Julius Caesar Self-Concepts in Julius Caesar
Uploaded by MJ23 on Jul 05, 2004
All people have definite concepts of self. In different situations, one may feel short, tall, smart, slow, fast, talkative, reserved, etceteras. These self-concepts are usually very different than how others opinions of us. Depending on one's actions, words or even tone of voice, one may misrepresent oneself and be misinterpreted. One may be so arrogant or so humble that they prevent themselves from seeing themselves through others' eyes. In William Shakespeare's play Julius Caesar, two main characters, Julius Caesar and Marcus Brutus, present different personas- one being each characters actual self-characterizations, which we learn through their discussions with others, and another is how they are actually perceived in the eyes of others. Their inability to project their true motives in performing certain actions eventually brings about their tragic downfalls.
Julius Caesar believed that people needed one strong ruler in order to have maximum production and proper function of a society. He believed that he possessed many, if not all, of the characteristics required of a great leader. He spoke to others in a way which he believed exhibited authority, told people why he should be the one to lead them, and thought that his own advice was best.
His unwillingness to listen to others is received as arrogance. Though already warned by the soothsayer to "beware the ides of March," Caesar refuses to heed advice to stay home from Calpurnia, his wife, because he feels that she is trying to keep him from obtaining power and status. Calpurnia believes Caesar to be a prince and is convinced that some falling meteors are warnings of a prince's death. When she hears her husband boast that he is more dangerous than danger itself, she recognizes that this is simple arrogance, and tells him so, saying, "Alas, my lord/ Your wisdom is consumed in confidence (Act II, scene 2)." In response to her criticism and humble petitions, Caesar momentarily agrees to pacify her. However, when he changes his mind and decides to leave against her admonitions, she reluctantly, but obediently fetches Caesar's robe and he departs for the Senate, and his meeting with fate.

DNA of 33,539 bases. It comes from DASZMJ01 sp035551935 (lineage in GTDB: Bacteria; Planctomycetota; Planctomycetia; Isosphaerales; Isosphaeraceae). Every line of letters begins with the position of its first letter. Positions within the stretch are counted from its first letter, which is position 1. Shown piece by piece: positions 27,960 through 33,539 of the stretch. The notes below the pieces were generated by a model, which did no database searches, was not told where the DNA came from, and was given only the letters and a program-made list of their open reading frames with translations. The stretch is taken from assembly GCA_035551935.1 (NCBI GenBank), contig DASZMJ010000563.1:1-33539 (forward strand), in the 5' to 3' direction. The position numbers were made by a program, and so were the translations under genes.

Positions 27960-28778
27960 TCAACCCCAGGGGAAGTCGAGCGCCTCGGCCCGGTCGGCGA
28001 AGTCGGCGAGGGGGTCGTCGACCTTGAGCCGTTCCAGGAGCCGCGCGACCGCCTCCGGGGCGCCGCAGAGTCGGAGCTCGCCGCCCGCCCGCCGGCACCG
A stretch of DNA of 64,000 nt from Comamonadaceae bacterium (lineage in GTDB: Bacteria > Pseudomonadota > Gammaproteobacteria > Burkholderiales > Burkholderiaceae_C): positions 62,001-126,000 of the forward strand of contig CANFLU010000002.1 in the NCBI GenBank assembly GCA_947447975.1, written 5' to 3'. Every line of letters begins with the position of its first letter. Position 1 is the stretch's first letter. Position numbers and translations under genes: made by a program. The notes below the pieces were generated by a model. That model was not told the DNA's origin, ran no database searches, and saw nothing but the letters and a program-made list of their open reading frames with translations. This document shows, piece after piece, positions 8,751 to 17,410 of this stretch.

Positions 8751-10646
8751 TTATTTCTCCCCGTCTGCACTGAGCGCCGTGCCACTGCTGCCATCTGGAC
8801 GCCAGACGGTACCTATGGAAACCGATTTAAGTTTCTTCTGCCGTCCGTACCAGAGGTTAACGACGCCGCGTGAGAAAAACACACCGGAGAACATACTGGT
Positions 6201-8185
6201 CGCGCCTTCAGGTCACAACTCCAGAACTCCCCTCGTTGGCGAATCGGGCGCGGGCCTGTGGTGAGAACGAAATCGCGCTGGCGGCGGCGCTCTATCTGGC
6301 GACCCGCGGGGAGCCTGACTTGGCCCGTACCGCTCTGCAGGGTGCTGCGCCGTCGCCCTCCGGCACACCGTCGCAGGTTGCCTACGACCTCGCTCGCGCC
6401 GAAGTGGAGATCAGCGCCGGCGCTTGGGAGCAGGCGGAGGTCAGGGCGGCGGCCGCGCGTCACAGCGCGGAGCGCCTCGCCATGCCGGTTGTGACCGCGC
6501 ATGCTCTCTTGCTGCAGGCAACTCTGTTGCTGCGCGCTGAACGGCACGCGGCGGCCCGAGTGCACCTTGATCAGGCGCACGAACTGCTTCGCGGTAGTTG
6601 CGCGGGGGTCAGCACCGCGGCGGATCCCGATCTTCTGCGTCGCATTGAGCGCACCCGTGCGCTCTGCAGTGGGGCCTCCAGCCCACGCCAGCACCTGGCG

Caesar's greatest character flaw, however, is thinking that he is far above others and somehow invincible. When he compares his own perseverance with that of the North Star, saying "But I am as constant as the northern star/Of whose true-fix'd and resting quality/there is no fellow in the firmament (Act III,...